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Book source: [Report] OAS

Subject: [Report] OAS
Article:

Nicaragua OAS election monitoring in Nicaragua contributed decisively to the fairness of the February 25, 1990 elections. The presence of impartial OAS observers throughout the registration and balloting gave voters confidence and assured that the results would be respected. The OAS also monitored the 1996 elections which saw a successful transition from one elected president to the next. During the 1989-90 election process, the OAS and the UN set up the joint verification and support commission (CIAV) called for by the Central American presidents to verify compliance with the Central American peace accords. Under CIAV auspices, the OAS assisted more than 100,000 people (former combatants and their families) and monitored and sought to protect their human rights. In response to a Nicaraguan Government request, the June 1993 General Assembly extended CIAV activities and expanded its mandate to include all displaced persons and former members of the Nicaraguan army. Months later, CIAV played a leading role in obtaining the release of hostages taken by rebel groups in two separate but simultaneous incidents. At the request of the newly-elected government, CIAV has been extended through mid-1997. Suriname OAS support for the peace process and democracy in Suriname began in 1991 with the fielding of a 40-person delegation to observe the National Assembly elections. In 1992, the OAS assisted in the negotiations between the government and illegally armed groups. In line with a settlement reached in August 1992, an OAS mission helped collect and destroy weapons from armed groups that had operated throughout Suriname's rural areas. In 1993 and 1994, the OAS monitored compliance with the peace accord and assisted in the removal of land mines. Haiti A February 23, 1992, agreement signed in Washington called for the deployment of an OAS civilian presence in Haiti to facilitate the restoration of democracy in that island nation. Further talks in September 1992 resulted in the deployment to Haiti of a small civilian mission tasked with working with democratic institutions in the country. That presence was greatly expanded when former Argentine Foreign Minister Dante Caputo, serving as a special envoy of the OAS and the UN, attained agreement for a joint OAS/UN International Civilian Mission (ICM). In 1993-94, the OAS deployed over 100 human rights monitors throughout Haiti, with permanent offices in each of Haiti's nine provinces. They, together with a small number of UN observers, investigated and reported on incidents of abuse of human rights, and also carried out civic education programs. Their very presence had the effect of easing tensions, particularly in rural areas. While continuing to monitor the human rights situation, the ICM and the OAS are supporting a number of initiatives to strengthen democratic institutions and promote development. The OAS also observed the 1995 elections in Haiti, the first time in that country's history that one elected president succeeded another. ----------end part 6-----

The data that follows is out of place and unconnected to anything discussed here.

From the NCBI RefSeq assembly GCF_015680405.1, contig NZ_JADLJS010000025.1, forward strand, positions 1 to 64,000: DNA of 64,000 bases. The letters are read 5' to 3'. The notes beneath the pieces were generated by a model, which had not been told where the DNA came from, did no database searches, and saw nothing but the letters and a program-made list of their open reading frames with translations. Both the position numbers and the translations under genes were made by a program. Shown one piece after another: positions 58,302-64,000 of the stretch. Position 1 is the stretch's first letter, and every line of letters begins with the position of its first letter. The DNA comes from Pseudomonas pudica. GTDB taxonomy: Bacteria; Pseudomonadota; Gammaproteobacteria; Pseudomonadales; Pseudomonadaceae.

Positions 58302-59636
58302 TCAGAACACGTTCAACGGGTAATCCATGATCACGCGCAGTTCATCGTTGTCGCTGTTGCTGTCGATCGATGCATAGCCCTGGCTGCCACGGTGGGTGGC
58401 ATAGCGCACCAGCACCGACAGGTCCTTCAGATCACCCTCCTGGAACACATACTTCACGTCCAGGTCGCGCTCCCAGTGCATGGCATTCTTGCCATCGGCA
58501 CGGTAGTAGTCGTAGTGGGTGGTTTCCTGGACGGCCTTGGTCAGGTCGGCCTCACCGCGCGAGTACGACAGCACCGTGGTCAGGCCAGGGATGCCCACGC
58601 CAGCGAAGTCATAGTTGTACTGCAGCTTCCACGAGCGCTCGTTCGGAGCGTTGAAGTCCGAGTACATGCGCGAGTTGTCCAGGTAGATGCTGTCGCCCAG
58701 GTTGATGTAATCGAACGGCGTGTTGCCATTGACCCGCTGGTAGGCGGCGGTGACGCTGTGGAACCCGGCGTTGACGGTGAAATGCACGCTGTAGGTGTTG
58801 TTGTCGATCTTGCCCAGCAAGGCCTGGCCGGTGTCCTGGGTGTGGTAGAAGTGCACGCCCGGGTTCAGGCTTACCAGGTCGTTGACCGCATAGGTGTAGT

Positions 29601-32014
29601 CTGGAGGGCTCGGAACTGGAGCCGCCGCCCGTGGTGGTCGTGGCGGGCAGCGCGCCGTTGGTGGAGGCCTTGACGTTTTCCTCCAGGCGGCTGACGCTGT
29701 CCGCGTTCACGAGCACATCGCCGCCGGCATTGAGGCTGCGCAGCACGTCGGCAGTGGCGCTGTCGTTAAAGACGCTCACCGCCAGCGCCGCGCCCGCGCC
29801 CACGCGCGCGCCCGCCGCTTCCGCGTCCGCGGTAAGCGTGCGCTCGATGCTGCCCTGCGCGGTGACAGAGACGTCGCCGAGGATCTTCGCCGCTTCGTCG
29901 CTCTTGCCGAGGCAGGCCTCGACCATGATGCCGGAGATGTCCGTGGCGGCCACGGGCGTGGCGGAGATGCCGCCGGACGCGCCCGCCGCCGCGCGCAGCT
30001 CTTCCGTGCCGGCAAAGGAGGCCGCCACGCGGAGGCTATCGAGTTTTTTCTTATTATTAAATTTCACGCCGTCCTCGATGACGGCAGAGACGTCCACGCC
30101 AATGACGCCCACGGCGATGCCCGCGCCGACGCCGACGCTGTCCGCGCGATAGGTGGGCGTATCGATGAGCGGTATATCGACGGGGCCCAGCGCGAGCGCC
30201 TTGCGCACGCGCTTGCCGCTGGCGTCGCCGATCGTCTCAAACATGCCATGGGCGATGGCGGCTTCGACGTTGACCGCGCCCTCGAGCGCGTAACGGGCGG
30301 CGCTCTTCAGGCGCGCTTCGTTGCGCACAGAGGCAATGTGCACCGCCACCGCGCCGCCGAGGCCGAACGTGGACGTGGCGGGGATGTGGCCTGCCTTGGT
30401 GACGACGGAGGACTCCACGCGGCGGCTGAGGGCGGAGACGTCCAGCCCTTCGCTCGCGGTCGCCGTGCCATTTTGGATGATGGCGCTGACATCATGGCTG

Met dank aan Albert Buys









Met dank aan Albert Buys







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